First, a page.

3 reasons why you should switch from prepaid to postpaid

(rawpixel.com pic)

They always say pick a mobile plan that works for you. But they never really explain how to find that one elusive plan, do they?

Well, here it is:

Track your mobile usage: You can do this by going to your phone settings.

Track your cost per month: The expense-tracking app called Money Lover z can track multiple categories, including mobile phone costs.

Why switch from prepaid to postpaid

1. Prepaid plans are now crap – deactivates monthly

Prepaid plans these days are charged monthly. If you don’t re-subscribe to the monthly plan, you can’t use data/make calls/send text messages anymore, despite having a positive balance in your prepaid account.

Previously, if you wanted to save money on your prepaid plan, you could simply reduce your mobile usage and make your balance stretch longer. You could have just RM10 left but still have a six-month to one-year “active” account where you can still use mobile services, albeit sparingly.

However, you can’t do this anymore. If you have a RM10 balance but do not renew the monthly prepaid plan, you can’t use it for anything, not even calls. The account deactivates itself.

2. Many postpaid plans now are non-contractual

Some like the flexibility of a non-contractual plan. You should continually check new mobile plans that come out because telco wars will (almost always) end up with better value-for-money plans for customers.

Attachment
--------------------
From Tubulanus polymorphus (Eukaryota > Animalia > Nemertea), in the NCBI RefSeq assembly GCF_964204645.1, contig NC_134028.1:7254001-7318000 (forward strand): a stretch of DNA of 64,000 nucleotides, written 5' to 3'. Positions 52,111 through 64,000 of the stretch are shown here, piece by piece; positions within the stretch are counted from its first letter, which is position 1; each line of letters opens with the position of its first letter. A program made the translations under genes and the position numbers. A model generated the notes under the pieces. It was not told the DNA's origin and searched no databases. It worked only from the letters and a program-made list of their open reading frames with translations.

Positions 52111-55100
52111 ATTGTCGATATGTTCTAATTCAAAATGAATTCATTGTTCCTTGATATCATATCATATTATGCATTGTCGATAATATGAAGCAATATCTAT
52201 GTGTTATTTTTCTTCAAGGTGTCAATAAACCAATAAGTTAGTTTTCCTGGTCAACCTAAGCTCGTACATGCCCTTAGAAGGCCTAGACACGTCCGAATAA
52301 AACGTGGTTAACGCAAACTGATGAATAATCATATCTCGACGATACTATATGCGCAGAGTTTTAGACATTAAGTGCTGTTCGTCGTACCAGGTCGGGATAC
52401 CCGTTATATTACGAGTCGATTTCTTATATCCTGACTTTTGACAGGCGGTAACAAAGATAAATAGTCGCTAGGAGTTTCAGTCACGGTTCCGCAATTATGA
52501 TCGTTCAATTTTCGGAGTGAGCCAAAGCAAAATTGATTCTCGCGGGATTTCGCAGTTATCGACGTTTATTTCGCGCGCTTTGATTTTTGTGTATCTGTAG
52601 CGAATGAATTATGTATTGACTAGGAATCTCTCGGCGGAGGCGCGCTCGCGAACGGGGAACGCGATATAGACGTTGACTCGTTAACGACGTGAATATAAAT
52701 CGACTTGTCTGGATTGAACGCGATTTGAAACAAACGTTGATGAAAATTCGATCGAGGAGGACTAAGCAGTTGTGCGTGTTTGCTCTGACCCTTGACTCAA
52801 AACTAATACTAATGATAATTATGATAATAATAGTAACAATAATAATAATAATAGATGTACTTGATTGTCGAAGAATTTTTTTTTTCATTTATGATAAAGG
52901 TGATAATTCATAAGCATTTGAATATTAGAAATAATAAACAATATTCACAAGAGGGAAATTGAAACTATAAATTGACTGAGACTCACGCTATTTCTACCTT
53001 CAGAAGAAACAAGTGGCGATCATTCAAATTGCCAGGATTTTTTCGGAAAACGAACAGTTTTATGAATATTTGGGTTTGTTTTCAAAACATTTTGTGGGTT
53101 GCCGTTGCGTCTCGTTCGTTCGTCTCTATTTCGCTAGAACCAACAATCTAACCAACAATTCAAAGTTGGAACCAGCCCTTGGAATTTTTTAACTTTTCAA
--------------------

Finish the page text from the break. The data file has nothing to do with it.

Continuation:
So now that non-contractual postpaid plans are available and you’re not locked in, you’re free to switch providers if you want to in the future. You can also downgrade/upgrade to other plans from the same provider without much hassle.

3. You use a high amount of data

If you use a small amount of data, like one to two GB a month or so, you can justify sticking to a prepaid plan. There are many providers that offer one or more GB a month absolutely free.

But if you use a lot of data, and it’s emotionally painful to always buy extra data – your provider sells one GB for RM10, valid for three days – but you top up data like five or more times a month.

Plus, you have to be extremely frugal and save data to the point that you avoid visiting certain websites.

At the end of the day, postpaid plans tend to offer the most value for money for higher bundles of data.

How to keep your mobile spending low

1. Find out how much data you need.

2. Find plans that offer the cheapest price. Plus, cash back whenever possible.

This article first appeared in ringgitohringgit.com 

Suraya is a corporate writer-for-hire and the blogger behind personal finance website Ringgit Oh Ringgit. She is more of a minimalist, less of a consumerist, a konon DIY enthusiast, a let’s-support-small-businesses-over-big-corporations kinda girl. Prior to her current role, she worked in various capacities within the non-profit industry.